Virtual Machine Disk Performance & Scalability Considerations

“With additional engineering, Red Hat has eliminated the shared file system and the virtual machine storage file requirements, and returned the performance and scalability of raw disk to the virtualized, enterprise datacenter.”

Most virtualization professionals are familiar with VMware’s .VMDK and Microsoft’s .VHD files. These are the default virtual machine storage containers for each of their respective virtualization solutions. Using files to store virtual disks provides some ease-of-use benefits, for example ease of manually moving an entire virtual machine from one location to another. For desktop, or workstation-based virtualization, there is rarely raw disk available for virtual machine disk storage. In the case of workstation-based virtualization, the ability to store the entire virtual machine’s disk within an existing file system is a significant benefit. For enterprise virtualization, though, are virtual disk files really the best way to virtualize storage?

In general, most virtualization professionals agree that enterprise storage, virtualized or not, should have, among other attributes, excellent performance and scalability. This brings into question the use of files as storage containers and shared file systems. Neither of these are high performance or scalable. It has been observed over the last several years that workloads like database, ERP, CRM, etc., often do not perform well in virtualized environments that employ these default methods.

Let’s first discuss why these approaches don’t scale or perform well. Then, let’s talk about Red Hat Enterprise Virtualization’s unique approach to virtual machine storage management, and why that approach makes it the ideal platform on which to virtualize high I/O, transactional and large-scale workloads – like databases, ERP, CRM and e-mail applications.

Enterprise datacenter storage has traditionally been presented as raw disk to a physical system. This provides for the greatest level of performance and scalability. Using files as storage containers isn’t inherently bad, but files don’t perform well under high I/O. VMware introduced files as storage to the enterprise datacenter, and administrators accepted them since they weren’t presented with any apparent choice. But files require a file system. Adding an additional layer of file system to the enterprise datacenter adds cost of administration and overhead – both administrative and system performance overhead. Another file system also requires additional file system expertise, troubleshooting tools, data recovery strategies, etc.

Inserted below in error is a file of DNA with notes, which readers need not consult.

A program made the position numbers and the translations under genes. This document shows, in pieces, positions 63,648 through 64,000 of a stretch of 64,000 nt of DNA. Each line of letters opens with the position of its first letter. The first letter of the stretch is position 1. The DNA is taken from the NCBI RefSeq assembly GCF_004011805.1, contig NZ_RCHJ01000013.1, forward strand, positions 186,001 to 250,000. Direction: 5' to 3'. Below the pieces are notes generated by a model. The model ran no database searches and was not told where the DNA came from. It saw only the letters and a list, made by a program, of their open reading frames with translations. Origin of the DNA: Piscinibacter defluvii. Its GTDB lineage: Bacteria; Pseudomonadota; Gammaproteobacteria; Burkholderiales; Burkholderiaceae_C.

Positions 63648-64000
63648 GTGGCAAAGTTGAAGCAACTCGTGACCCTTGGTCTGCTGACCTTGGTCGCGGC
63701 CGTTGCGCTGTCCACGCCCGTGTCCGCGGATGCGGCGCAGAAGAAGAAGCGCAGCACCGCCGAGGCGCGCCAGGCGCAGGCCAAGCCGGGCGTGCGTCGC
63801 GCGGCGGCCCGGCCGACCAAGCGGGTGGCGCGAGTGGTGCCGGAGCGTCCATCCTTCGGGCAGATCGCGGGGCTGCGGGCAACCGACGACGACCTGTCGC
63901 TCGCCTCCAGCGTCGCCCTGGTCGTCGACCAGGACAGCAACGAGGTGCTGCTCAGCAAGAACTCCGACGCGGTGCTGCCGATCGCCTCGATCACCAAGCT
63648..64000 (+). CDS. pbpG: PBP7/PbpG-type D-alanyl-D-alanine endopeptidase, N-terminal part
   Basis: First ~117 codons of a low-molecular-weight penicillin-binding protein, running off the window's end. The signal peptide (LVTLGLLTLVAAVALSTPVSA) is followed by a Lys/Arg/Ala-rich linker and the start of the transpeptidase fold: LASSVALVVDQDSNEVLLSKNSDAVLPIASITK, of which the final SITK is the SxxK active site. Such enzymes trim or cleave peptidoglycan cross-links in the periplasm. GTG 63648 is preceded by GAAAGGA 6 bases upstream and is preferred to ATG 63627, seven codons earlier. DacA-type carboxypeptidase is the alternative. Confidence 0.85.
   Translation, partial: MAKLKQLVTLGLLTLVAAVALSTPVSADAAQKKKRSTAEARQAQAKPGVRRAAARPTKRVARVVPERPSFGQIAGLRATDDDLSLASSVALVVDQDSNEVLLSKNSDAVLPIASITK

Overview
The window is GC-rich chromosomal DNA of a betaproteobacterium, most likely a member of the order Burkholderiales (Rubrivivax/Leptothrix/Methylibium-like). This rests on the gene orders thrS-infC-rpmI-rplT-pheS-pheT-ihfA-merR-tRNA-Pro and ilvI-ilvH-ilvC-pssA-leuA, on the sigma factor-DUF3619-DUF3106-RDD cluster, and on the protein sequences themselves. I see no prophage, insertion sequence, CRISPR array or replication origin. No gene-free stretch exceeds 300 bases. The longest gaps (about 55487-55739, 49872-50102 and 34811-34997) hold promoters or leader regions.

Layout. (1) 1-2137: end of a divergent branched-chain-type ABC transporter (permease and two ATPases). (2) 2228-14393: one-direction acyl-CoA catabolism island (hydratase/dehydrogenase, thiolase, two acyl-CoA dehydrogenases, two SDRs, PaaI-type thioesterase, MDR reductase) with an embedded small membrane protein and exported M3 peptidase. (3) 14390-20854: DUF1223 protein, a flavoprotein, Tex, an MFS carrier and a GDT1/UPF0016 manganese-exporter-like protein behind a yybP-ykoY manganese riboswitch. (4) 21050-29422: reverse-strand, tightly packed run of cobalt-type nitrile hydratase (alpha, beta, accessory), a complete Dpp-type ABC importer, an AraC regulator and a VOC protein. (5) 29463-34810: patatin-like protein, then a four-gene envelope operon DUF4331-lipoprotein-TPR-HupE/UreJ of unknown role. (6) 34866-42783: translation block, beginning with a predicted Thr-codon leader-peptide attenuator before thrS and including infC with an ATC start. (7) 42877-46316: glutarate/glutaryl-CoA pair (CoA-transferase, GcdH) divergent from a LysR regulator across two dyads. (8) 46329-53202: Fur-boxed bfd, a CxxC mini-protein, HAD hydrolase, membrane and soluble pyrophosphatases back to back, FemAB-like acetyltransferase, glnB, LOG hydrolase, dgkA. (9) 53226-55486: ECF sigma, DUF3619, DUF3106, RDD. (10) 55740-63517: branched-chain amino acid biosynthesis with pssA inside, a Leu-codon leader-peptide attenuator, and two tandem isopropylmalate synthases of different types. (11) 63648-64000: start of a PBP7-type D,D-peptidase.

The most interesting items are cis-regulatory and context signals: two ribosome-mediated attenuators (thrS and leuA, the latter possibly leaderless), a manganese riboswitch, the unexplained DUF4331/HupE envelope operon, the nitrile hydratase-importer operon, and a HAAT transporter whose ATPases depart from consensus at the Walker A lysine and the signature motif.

Both VMware and Microsoft have chosen virtualization strategies that require a shared file system – VMFS and CSV, respectively. We’ve already pointed out why files aren’t necessarily the best way to present virtual machine storage, now we’ve added a shared file system to the implementation. The purpose of the shared file system is to allow the simplicity of implementation for VMware’s vMotion and Microsoft’s LiveMigration technologies – the ability to move a running virtual instance from one virtualization host to another without downtime or disruption. There is no question that this technology is tremendously valuable in the enterprise datacenter.

By adding a share file system, not only does the virtualized datacenter incur the overhead of storing raw disk data in a file, as opposed to on a disk itself, but now the issue of file system locking and contention is introduced. When multiple servers share a file system, there must be a locking mechanism in place to arbitrate respective access to the file system from each server in the pool, or resource cluster, for that shared file system. There are methods of optimizing this sort of scenario, but locking cannot be avoided at some level within the shared file system. Once there are enough virtualization hosts all sharing the same file system, the contention for locking the file system for access becomes too great and the system performance becomes unacceptable.